David Czupryn

Plasticmann, 2016

Oil on Canvas

210 × 200 cm


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Artwork
Description

A highly stylised hyperrealism and a preoccupation with the uncanny is at the heart of David Czupryn’s artistic practice. In ‘Plastikmann’, a chimerical being, half-plastic, half-boy, stands at the centre of the painting, surrounded by an amalgamation of natural and synthetic materials.

Inspired by the plastic toys made for children and exported from China, the brightly coloured limbs of the figure contrast with the inlaid wood painted onto the left and the familiarity of the potted plant on the right. But these boundaries between the earthly and the artificial collapse upon closer examination; through the wood a figure can be seen to almost walk through the wall, while in the background itself a face can be seen, with two holes doubling as eyes or nostrils.

These additions disturb the scene in a subtle way, suggesting that the world depicted is neither wholly real nor entirely fantastical, but must be accepted as an enigmatic consolidation of the two.

About
the artist

Born in 1983 in Germany, David Czupryn graduated from the Düsseldorf Kunstakademie in 2015 (2007 – 2015) and has been working closely with ARTUNER since then. In 2016, he was the recipient of the 70th International Bergische Art Prize with a solo show at the Kunstmuseum Solingen in October 2017. In the same year, he was part of two shows featuring new works at the collection Uziyel in London and Palazzo Capris in Turin, both curated by ARTUNER. In 2018 his first major solo institutional show, He She It opened at Kunsthalle Darmstadt. He lives and works in Düsseldorf.

In his surrealist paintings David Czupryn creates fantastic worlds, inhabited by humanoid hybrids and built with materials found at the intersection between nature, man-made polymers and imagination. His practice is mostly informed by a research of the uncanny, conducted from a mostly ‘visceral’ perspective. Indeed, although interested in psychoanalytical theories, Czupryn does not explore them in his works.

His technique is seamless: the ‘layer method’ employed by Czupryn is very meticulous and the brushstrokes result invisible. Indeed, the surface of the painting is very flat, while also conveying a sense of deepness and richness of the materials depicted. The synthesis of nature and industrially engineered materials is a very important aspect of the artist’s work.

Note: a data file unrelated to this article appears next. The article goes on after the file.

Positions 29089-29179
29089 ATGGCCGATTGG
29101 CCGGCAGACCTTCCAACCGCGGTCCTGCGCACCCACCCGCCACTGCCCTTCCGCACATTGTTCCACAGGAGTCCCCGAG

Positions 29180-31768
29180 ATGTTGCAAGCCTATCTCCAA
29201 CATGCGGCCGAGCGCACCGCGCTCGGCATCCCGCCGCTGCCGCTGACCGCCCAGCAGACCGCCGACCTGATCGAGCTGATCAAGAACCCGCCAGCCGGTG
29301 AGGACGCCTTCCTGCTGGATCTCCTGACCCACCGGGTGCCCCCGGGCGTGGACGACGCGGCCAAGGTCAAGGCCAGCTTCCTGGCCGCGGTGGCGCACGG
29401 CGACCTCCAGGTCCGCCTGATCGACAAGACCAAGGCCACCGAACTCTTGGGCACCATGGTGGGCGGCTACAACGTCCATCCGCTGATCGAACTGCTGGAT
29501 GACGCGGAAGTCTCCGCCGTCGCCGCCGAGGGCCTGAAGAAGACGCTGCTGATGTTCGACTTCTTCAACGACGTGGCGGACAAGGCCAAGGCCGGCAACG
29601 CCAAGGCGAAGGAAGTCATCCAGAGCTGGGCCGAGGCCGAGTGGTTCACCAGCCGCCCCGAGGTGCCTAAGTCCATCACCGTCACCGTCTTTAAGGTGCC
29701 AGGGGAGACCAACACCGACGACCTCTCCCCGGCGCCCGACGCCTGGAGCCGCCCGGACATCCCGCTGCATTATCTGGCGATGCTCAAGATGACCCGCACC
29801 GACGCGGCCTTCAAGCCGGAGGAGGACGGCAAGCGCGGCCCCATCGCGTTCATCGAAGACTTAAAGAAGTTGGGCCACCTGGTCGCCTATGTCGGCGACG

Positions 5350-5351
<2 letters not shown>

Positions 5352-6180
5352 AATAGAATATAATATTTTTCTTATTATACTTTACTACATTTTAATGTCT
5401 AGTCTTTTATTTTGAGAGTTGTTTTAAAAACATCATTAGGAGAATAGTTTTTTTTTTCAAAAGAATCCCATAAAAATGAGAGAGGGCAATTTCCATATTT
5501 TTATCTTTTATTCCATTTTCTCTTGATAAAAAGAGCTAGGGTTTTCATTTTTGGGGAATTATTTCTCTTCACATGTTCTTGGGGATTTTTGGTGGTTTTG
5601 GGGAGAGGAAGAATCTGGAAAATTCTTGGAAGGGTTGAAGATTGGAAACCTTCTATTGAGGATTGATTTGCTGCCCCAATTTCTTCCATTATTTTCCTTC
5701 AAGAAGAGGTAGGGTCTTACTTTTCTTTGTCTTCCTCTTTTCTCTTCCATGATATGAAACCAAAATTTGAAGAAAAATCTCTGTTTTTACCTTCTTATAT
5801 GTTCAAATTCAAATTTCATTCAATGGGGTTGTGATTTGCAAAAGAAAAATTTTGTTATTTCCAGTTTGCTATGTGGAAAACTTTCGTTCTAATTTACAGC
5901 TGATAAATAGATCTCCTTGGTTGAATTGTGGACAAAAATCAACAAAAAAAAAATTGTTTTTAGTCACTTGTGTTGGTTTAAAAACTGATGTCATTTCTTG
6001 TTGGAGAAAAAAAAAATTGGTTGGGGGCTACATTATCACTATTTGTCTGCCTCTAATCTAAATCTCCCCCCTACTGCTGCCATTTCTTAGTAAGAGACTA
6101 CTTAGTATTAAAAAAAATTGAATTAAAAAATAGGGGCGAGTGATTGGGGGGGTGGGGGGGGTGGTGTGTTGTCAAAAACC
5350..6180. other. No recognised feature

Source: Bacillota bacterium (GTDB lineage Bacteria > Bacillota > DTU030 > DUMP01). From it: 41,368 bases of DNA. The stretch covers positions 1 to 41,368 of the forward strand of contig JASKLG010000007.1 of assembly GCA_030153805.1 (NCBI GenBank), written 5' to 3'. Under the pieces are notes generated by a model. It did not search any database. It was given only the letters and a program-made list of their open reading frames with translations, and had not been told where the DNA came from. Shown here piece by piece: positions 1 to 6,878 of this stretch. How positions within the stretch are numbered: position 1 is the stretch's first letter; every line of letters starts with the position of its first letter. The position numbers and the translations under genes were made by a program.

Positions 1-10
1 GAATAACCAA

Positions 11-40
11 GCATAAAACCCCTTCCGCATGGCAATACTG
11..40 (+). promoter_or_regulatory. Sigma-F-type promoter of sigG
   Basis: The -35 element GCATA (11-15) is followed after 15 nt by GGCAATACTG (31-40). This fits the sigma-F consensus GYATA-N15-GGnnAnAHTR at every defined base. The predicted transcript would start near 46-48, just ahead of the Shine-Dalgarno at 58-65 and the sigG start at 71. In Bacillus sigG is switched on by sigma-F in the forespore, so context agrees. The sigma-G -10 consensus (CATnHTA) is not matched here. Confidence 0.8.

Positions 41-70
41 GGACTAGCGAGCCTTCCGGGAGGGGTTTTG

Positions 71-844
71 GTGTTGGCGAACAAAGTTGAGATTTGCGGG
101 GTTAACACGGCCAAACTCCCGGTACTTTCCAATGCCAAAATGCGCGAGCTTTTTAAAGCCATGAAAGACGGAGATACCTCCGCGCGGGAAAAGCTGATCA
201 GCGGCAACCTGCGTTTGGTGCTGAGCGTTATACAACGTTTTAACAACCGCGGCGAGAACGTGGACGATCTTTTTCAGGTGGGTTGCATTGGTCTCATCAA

David Czupryn started his artistic career as a sculptor, with Prof Georg Herold and later decided to focus solely on painting in the classes of Professors Lucy McKenzie and Tomma Abts: he stopped sculpting altogether and put all his artworks in a storage. For months, all day long, he would practice on painting techniques, trompe l’oeil in particular, as taught by McKenzie. There has been a turning point in his subject matter in 2012, when he saw a late Gothic grisaille painting of a sculpture. Then, he took his earlier sculptures out of storage and started portraying them in painting.

Surrealism and Metaphysical art (Salvador Dalì and Giorgio de Chirico in particular) are undoubtedly the first points of reference that come to mind when looking at David Czupryn's paintings. However, the artist’s most important sources of inspiration are the works of the photographer Diane Arbus and American artist Matthew Barney.


In his surrealist paintings David Czupryn creates fantastic worlds, inhabited by humanoid hybrids and built with materials found at the intersection between nature, man-made polymers and imagination.


David Czupryn
on Artuner

Part of the
exhibition

November 1st, 2018 until
January 6th, 2019
Curated by ARTUNER